“More than the deadly clashes, what I worry could push towards military action is the lack of options remaining for the opposition and its international allies to increase pressure,” he added.


Company: cnbc, Activity: cnbc, Date: 2019-03-01  Authors: sam meredith, luis robayo, afp, getty images, schneyder mendoza
Keywords: news, cnbc, companies, humanitarian, regroup, fight, intervention, deadly, antimaduro, allies, clashes, action, venezuela, options, prospect, community, aid, international, opposition, whats, military


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After Putin’s warning, Russian TV lists nuclear targets in US

The report, unusual even by the sometimes bellicose standards of Russian state TV, was broadcast on Sunday evening, days after President Vladimir Putin said Moscow was militarily ready for a “Cuban Missile”-style crisis if the United States wanted one. With tensions rising over Russian fears that the United States might deploy intermediate-range nuclear missiles in Europe as a Cold War-era arms-control treaty unravels, Putin has said Russia would be forced to respond by placing hypersonic nuclea


The report, unusual even by the sometimes bellicose standards of Russian state TV, was broadcast on Sunday evening, days after President Vladimir Putin said Moscow was militarily ready for a “Cuban Missile”-style crisis if the United States wanted one. With tensions rising over Russian fears that the United States might deploy intermediate-range nuclear missiles in Europe as a Cold War-era arms-control treaty unravels, Putin has said Russia would be forced to respond by placing hypersonic nuclea
After Putin’s warning, Russian TV lists nuclear targets in US Cached Page below :
Company: cnbc, Activity: cnbc, Date: 2019-02-25  Authors: andrey rudokov, bloomberg, getty images
Keywords: news, cnbc, companies, russian, nuclear, russia, state, united, states, putins, tv, lists, targets, missiles, military, moscow, warning


After Putin's warning, Russian TV lists nuclear targets in US

Russian state television has listed U.S. military facilities that Moscow would target in the event of a nuclear strike, and said that a hypersonic missile Russia is developing would be able to hit them in less than five minutes.

The targets included the Pentagon and the presidential retreat in Camp David, Maryland.

The report, unusual even by the sometimes bellicose standards of Russian state TV, was broadcast on Sunday evening, days after President Vladimir Putin said Moscow was militarily ready for a “Cuban Missile”-style crisis if the United States wanted one.

With tensions rising over Russian fears that the United States might deploy intermediate-range nuclear missiles in Europe as a Cold War-era arms-control treaty unravels, Putin has said Russia would be forced to respond by placing hypersonic nuclear missiles on submarines near U.S. waters.

The United States says it has no immediate plans to deploy such missiles in Europe and has dismissed Putin’s warnings as disingenuous propaganda. It does not currently have ground-based intermediate-range nuclear missiles that it could place in Europe.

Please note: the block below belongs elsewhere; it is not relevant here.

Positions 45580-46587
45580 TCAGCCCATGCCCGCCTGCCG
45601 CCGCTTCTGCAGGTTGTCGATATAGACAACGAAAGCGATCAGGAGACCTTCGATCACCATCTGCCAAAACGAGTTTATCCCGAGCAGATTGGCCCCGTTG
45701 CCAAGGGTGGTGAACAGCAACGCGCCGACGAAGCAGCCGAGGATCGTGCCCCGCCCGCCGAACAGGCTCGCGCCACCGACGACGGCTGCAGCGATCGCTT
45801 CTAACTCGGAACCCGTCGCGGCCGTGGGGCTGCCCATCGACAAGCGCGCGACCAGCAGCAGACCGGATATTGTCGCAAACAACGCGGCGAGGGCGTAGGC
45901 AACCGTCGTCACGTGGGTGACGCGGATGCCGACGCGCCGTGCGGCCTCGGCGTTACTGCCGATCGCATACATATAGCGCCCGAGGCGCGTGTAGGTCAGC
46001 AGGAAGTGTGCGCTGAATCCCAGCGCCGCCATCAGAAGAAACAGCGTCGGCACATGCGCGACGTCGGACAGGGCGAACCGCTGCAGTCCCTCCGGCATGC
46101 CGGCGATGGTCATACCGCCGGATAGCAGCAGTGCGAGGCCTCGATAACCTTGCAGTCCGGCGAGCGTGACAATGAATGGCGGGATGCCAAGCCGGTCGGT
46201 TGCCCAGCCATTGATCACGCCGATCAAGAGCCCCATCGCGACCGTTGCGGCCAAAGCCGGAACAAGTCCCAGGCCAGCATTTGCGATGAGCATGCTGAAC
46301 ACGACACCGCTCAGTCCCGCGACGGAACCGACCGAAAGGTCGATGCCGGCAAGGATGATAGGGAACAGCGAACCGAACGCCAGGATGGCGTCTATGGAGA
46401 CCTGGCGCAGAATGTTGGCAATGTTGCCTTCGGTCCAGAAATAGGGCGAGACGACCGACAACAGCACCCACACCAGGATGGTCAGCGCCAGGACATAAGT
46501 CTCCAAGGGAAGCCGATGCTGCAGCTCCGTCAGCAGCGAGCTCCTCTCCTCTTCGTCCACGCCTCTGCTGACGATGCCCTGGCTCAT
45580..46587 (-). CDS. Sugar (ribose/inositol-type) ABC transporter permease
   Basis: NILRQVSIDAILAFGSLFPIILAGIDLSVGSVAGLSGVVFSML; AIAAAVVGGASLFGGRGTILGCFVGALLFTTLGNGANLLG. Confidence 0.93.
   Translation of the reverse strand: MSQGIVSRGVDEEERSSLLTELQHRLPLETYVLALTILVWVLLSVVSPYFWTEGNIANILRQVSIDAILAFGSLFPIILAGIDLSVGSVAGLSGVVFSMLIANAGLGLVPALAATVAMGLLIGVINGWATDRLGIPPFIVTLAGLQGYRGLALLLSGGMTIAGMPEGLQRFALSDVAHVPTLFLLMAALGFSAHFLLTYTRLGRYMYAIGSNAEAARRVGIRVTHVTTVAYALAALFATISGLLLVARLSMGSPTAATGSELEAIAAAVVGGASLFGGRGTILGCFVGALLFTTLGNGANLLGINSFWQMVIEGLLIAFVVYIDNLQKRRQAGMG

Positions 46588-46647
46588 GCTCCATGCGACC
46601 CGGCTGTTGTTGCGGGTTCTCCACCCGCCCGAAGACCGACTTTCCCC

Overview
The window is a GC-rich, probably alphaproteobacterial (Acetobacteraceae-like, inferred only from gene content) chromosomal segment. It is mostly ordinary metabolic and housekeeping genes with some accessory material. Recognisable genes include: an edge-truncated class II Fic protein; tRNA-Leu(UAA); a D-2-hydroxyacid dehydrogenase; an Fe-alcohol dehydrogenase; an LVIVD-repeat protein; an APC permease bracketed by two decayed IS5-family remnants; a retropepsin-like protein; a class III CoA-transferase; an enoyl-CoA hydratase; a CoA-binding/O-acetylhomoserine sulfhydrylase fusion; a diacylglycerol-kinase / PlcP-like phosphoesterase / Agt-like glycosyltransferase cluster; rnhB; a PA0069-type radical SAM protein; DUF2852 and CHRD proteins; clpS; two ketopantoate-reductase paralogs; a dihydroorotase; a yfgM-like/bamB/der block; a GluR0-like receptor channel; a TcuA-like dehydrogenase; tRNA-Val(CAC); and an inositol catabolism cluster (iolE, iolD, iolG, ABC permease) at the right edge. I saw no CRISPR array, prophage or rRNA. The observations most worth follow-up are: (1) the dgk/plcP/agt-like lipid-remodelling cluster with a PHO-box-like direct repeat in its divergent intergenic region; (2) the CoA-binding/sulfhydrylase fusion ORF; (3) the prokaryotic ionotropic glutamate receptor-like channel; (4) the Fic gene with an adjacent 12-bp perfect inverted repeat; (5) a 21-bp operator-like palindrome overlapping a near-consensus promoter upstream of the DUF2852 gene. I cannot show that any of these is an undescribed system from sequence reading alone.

However, its decision to quit the 1987 Intermediate-range Nuclear Forces (INF) Treaty over an alleged Russian violation, something Moscow denies, has freed it to start developing and deploying such missiles.

Putin has said Russia does not want a new arms race, but has also dialed up his military rhetoric.

Some analysts have seen his approach as a tactic to try to re-engage the United States in talks about the strategic balance between the two powers, something Moscow has long pushed for, with mixed results.

In the Sunday evening broadcast, Dmitry Kiselyov, presenter of Russia’s main weekly TV news show ‘Vesti Nedeli’, showed a map of the United States and identified several targets he said Moscow would want to hit in the event of a nuclear war.

The targets, which Kiselyov described as U.S. presidential or military command centres, also included Fort Ritchie, a military training center in Maryland closed in 1998, McClellan, a U.S. Air Force base in California closed in 2001, and Jim Creek, a naval communications base in Washington state.

Kiselyov, who is close to the Kremlin, said the “Tsirkon” (‘Zircon’) hypersonic missile that Russia is developing could hit the targets in less than five minutes if launched from Russian submarines. Hypersonic flight is generally taken to mean travelling through the atmosphere at more than five times the speed of sound.

“For now, we’re not threatening anyone, but if such a deployment takes place, our response will be instant,” he said.

Kiselyov is one of the main conduits of state television’s strongly anti-American tone, once saying Moscow could turn the United States into radioactive ash.

Asked to comment on Kiselyov’s report, the Kremlin said on Monday it did not interfere in state TV’s editorial policy.


Company: cnbc, Activity: cnbc, Date: 2019-02-25  Authors: andrey rudokov, bloomberg, getty images
Keywords: news, cnbc, companies, russian, nuclear, russia, state, united, states, putins, tv, lists, targets, missiles, military, moscow, warning


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Russia bans soldiers from using smartphones to prevent tracking of military